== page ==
|The success of a Salt Spring-based parenting web
site has surprised even its founders. HTML page accesses on the site,
called "The Natural Child Project", have been growing steadily
since it first went online in December 1996.
Jan Hunt, a psychologist, writer, and proponent of attachment
parenting, created the web site with her son Jason, who handles its
artistic components. They established the site with a few of Jan's
articles when they lived in the Comox Valley.
Since then it has grown to eight megs of text and graphics, which
includes articles by Swiss author Alice Miller, attachment parenting
family counselor Naomi Aldort and other authors, the Global Children's Art
Gallery, letters from readers, Jan's answers to parenting questions,
classified ads and links to selected "sites of the month." It's
all easy to navigate with a search engine provided by Island Net.
The art gallery has also exceeded expectations. It includes
well-presented art pieces from children aged 1 through 12 world-wide.
The Hunts' site has received numerous official accolades, from the
Exploratorium's 10 Cool Sites list and USA Today's Hot Site to the latest
one: the April '98 Childfun Award. It was also featured on CNN Headline
News and Canada AM TV programs.
Jan says the hit numbers and amount of supportive mail she receives are
not only encouraging but surprising, since the views and information on
the site are "even beyond cutting edge." The Natural Child
Project isn't just opposed to spanking children, it is opposed to the use
of all punishment in child-rearing. Attachment parenting, which fosters
strong connections between children and parents through practices such as
long-term breastfeeding and the family bed are promoted.
"Our vision is a world in which all children are treated with
dignity, respect, understanding and compassion," states the web site.
"In such a world, every child can grow into adulthood with a generous
capacity for love and trust."
Jan elaborates on some of the ideas. "Perfect" behavior
should not be expected from children at all times - it is not demanded of
adults - and parents should trust that children will develop as they
should, without being pushed by externally-defined expectations. Jan cites
toilet training as a classic area where children are unnecessarily pushed.
"Every child has a built-in clock and timetable, and we need to
respect that," Jan says. She quotes home-schooling proponent John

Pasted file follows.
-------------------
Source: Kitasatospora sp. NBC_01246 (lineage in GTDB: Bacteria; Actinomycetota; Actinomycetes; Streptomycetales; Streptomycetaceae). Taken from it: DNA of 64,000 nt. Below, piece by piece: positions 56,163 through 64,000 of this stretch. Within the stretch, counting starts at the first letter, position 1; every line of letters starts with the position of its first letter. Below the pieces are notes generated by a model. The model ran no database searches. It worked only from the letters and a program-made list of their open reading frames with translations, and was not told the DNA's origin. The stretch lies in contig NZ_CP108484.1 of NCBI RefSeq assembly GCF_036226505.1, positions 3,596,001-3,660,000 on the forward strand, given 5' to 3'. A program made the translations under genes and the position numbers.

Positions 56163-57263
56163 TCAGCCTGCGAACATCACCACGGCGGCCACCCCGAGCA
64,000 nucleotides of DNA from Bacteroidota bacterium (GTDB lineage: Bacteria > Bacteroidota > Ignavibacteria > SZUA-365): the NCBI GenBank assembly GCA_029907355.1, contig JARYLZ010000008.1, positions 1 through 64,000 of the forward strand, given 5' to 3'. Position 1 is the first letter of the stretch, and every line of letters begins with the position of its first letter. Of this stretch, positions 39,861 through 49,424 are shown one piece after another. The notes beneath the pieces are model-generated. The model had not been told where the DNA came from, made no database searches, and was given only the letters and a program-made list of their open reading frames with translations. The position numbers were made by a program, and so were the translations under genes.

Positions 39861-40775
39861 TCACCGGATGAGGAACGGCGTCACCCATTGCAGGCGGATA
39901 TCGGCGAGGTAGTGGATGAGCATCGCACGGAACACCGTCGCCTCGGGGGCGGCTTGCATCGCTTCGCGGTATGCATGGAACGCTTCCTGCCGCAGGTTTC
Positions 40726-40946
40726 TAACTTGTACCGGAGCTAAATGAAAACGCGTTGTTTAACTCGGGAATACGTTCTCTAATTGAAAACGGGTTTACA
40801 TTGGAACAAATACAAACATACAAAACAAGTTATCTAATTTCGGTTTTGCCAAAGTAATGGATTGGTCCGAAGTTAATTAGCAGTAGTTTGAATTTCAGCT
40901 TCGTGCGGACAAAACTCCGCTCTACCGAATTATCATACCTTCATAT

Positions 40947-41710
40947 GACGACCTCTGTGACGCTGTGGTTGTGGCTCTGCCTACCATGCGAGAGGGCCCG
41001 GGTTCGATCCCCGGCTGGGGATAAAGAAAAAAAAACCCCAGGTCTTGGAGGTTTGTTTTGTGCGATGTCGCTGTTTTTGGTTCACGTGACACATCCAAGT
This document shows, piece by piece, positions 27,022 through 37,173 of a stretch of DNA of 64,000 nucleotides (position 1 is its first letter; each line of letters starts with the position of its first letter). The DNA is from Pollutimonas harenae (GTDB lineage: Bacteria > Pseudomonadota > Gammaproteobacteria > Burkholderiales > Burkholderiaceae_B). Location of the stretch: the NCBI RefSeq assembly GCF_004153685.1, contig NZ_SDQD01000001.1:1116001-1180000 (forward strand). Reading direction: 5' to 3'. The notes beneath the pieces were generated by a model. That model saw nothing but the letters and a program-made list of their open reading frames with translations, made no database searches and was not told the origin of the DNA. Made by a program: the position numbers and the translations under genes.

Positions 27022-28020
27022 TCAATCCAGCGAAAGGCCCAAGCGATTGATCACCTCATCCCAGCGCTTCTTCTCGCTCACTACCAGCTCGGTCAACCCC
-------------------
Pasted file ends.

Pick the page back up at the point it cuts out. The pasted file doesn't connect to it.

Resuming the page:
Holt's explanation of this theory: "Children are not trains." If
a train is late at its first five stops, it will likely be late arriving
at its final destination. "But a child can be late at all the stops
and then suddenly be ahead of everyone else," she says.
Trusting children in another way is also important. If parents can look
for the underlying intentions behind a child's behavior, they will
discover that he or she intends to be helpful and to contribute to the
world, even if a lack of experience prevents the child from doing so in
the most ideal way.
Ironically, she observes, some people view attachment parenting ideas
as "new age," when in fact they are "age-old". The
crib, for example, is only about 120 years old, and has proven itself a
"We went off the track and I'm trying to get people back on
track," she says. If people living in natural societies "saw the
way we live and watched a baby being left to 'cry it out,' they would
think we are insane ... which we are." But Jan feels the web site
popularity indicates "our society is more ready than we
realized" to change child-rearing practices of the past century.
She became "sold" through her experience as a mother,
involvement with the La Leche League and home-schooling groups, and from
books and individuals she encountered along the way. She wants to give
back what she has learned, so new parents can avoid "learning the
Jan is a family counselor specializing in attachment parenting (even at
the prenatal stage), and the editorial assistant for Empathic Parenting
magazine. She has published site reviews in Mothering magazine
and articles in Natural Life, the Times-Colonist, the Sunriver
Sun, and other periodicals.